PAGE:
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Emergency preparedness: Interviews with senior leadership in Nebraska hospitals

Shreya Roy, PhD, Sarbinaz Bekmuratova, PhD, Sharon Medcalf, PhD, Harlan Sayles, MS, Wael ElRayes, MD, PhD, FACHE, Jeanne S. Ringel, PhD, Ronald J. Shope, PhD


Objective: The objective of this study was to explore perceptions of senior leadership in hospitals on the motivations, cost, benefits, barriers, and facilitators of investment in emergency preparedness.

Study design: This is a qualitative study which used a grounded theory approach to develop a theory of hospital emergency preparedness.

Setting and study participants: A purposive sample of hospital leaders (n = 11) in the US state of Nebraska were interviewed.

Results: Results showed that the environmental risk associated with the hospital location, the hospital’s position in the community, and the preparedness requirements of the Centers for Medicare and Medicaid Services contribute to investment decisions. Rural hospitals face unique challenges in preparing for disasters, for example, lack of trained personnel. Facilitators of disaster preparedness include the availability of federal funds, the commitment of leadership, and an organizational mission aligned toward emergency preparedness. Hospitals invest in hazard vulnerability assessments; partnerships with other organizations in the community; staff trainings and infrastructure.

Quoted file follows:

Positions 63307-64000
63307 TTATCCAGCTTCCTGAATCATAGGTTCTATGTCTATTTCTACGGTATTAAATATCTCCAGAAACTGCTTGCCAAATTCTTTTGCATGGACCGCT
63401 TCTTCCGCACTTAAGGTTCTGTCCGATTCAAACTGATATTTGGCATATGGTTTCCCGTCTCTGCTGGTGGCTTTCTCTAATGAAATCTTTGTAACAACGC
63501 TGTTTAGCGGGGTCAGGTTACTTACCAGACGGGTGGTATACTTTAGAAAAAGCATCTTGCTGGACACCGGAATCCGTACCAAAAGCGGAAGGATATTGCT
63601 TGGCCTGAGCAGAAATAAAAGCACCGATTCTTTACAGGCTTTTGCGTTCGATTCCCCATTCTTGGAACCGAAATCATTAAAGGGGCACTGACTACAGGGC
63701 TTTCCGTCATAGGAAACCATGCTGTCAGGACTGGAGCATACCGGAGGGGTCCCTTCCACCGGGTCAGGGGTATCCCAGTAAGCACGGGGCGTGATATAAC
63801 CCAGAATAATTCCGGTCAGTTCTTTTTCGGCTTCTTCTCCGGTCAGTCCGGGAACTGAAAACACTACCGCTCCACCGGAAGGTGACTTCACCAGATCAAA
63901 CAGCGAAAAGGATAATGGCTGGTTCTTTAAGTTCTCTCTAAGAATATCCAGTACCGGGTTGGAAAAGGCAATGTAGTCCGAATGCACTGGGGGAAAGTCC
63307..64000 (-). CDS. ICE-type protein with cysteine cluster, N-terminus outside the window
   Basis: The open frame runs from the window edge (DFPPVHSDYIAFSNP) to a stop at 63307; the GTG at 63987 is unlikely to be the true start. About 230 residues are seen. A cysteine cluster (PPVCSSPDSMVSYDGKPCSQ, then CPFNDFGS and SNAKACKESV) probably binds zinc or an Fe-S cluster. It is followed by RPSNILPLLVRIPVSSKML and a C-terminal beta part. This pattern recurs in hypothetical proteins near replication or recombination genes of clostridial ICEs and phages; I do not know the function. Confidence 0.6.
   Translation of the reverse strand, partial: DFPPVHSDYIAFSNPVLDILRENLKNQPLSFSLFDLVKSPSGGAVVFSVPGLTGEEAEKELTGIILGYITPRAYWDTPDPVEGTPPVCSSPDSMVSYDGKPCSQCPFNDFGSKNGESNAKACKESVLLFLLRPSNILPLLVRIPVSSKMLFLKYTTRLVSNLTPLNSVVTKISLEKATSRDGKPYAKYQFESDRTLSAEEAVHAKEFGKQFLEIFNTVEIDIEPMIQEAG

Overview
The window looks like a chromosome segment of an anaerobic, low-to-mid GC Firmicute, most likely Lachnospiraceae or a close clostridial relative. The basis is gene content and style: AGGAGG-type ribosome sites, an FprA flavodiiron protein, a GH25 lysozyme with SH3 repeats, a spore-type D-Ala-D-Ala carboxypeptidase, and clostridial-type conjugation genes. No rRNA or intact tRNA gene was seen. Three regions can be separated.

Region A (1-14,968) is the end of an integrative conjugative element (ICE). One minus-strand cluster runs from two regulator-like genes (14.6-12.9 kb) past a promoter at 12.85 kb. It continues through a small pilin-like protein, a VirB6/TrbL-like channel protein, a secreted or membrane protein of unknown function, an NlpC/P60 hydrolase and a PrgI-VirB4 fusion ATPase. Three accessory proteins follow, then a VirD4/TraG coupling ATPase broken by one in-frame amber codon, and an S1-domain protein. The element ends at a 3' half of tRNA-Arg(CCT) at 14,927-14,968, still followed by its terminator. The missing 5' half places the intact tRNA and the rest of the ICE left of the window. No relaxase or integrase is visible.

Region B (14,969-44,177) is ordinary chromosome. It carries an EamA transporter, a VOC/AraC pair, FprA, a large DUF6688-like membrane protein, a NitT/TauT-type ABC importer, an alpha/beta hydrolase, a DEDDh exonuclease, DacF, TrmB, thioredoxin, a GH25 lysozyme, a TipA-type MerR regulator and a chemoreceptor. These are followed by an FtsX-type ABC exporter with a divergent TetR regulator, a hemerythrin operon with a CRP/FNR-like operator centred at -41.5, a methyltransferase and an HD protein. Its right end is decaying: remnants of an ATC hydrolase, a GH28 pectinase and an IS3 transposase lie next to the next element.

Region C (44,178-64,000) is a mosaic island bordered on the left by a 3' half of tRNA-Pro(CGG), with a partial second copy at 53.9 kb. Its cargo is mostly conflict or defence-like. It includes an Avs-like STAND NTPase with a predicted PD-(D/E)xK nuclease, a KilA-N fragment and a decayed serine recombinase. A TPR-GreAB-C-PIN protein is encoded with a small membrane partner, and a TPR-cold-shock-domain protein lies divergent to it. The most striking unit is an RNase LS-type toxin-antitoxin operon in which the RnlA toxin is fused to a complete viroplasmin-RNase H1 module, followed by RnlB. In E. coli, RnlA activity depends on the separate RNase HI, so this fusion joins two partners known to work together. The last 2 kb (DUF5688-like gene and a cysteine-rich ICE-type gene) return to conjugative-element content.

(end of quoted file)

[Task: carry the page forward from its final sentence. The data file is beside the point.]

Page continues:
Conclusions: The authors concluded that hospitals in Nebraska are committed toward investing in preparedness activities. The theory of hospital emergency preparedness developed will be used in a subsequent study to develop a decision-support framework for hospital investment in preparedness.


hospital, emergency, preparedness, rural, Nebraska, qualitative, grounded theory

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